Third, Plaintiffs have sufficiently alleged that they complied with the terms of the modification by sending a check for the amount specified in the modification agreement. ( See First Am. Compl. ¶ 24). When BAC returned the check, demanding certified funds (despite the fact that the modification plan did not specify that payment s need be made via certified funds), Plaintiffs complied by immediately sending a certified check in the proper amount, and BAC signed for it. ( Id. ¶¶ 25-26). But BAC failed to apply the certified funds to Plaintiffs' account. ( Id. ¶¶ 27-29). Still, desiring to be in compliance with the modification agreement, Plaintiffs sent another certified check when due. ( Id. ¶ 29). BAC's next action was essentially to repudiate the modification agreement by claiming that the checks did not reflect the "total due"-implying that there was no modification and that the loan had been accelerated-and sending Plaintiffs new modification packets. ( See id. ¶¶ 30-33). Nor need Plaintiffs specifically allege a promise not to foreclose, because the right of foreclosure only arises upon a default, and Plaintiffs have alleged they were not in default under the mortgage, as modified.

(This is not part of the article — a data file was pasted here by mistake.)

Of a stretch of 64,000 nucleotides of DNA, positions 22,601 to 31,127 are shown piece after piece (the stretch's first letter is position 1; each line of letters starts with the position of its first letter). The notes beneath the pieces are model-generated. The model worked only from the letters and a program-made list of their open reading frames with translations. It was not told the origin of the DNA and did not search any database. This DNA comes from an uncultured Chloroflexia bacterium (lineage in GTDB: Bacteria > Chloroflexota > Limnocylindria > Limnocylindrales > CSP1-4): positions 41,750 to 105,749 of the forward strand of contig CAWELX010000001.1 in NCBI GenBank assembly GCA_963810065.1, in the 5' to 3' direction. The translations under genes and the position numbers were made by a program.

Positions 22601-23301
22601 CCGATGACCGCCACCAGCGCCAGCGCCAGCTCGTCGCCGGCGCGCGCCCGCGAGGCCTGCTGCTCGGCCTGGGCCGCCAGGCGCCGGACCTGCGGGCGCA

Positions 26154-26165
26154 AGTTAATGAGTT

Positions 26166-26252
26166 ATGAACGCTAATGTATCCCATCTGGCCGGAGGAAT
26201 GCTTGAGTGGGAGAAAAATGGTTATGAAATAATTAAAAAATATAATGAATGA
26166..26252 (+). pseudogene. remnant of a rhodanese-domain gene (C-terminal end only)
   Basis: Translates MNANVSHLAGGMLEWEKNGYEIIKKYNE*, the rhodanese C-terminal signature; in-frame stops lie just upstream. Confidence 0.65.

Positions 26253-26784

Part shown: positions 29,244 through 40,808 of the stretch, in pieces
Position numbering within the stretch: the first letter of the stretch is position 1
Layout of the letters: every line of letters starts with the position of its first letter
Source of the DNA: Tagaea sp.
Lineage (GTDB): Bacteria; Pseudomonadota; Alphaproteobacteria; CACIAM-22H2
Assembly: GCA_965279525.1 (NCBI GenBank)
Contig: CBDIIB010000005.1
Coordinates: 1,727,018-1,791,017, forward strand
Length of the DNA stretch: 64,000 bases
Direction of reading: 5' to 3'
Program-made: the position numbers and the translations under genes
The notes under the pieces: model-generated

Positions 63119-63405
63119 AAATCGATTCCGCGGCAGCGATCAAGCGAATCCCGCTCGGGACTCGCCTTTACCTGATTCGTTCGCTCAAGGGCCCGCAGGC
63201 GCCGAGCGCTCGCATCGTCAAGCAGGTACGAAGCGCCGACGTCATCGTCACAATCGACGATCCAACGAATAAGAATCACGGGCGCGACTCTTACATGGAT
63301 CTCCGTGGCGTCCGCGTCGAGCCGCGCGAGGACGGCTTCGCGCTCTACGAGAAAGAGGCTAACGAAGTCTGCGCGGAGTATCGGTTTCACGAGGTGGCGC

In arguing that Plaintiffs failed to comply with the alleged modification, Defendants adduce the modification agreement itself-the very agreement they denied existed in their previous motion to dismiss. ( See Mot. Dismiss 9:15-16, Jan. 17, 2014, ECF No. 21 ("[P]laintiffs' central argument in support of their request for declaratory relief is that the parties entered into a valid loan modification agreement. Not so.")). Defendants argue that Plaintiffs stopped making payments after the first two. But, as noted, supra, Plaintiffs only stopped making payments when BAC refused to accept any more payments and anticipatorily repudiated the modification agreement by demanding the total amount due on the mortgage and sending more application packets, thereby implying both acceleration of the original loan and the invalidity of the modification agreement.

CONCLUSION

IT IS HEREBY ORDERED that the Motion to Dismiss (ECF No. 31) is DENIED.

IT IS SO ORDERED.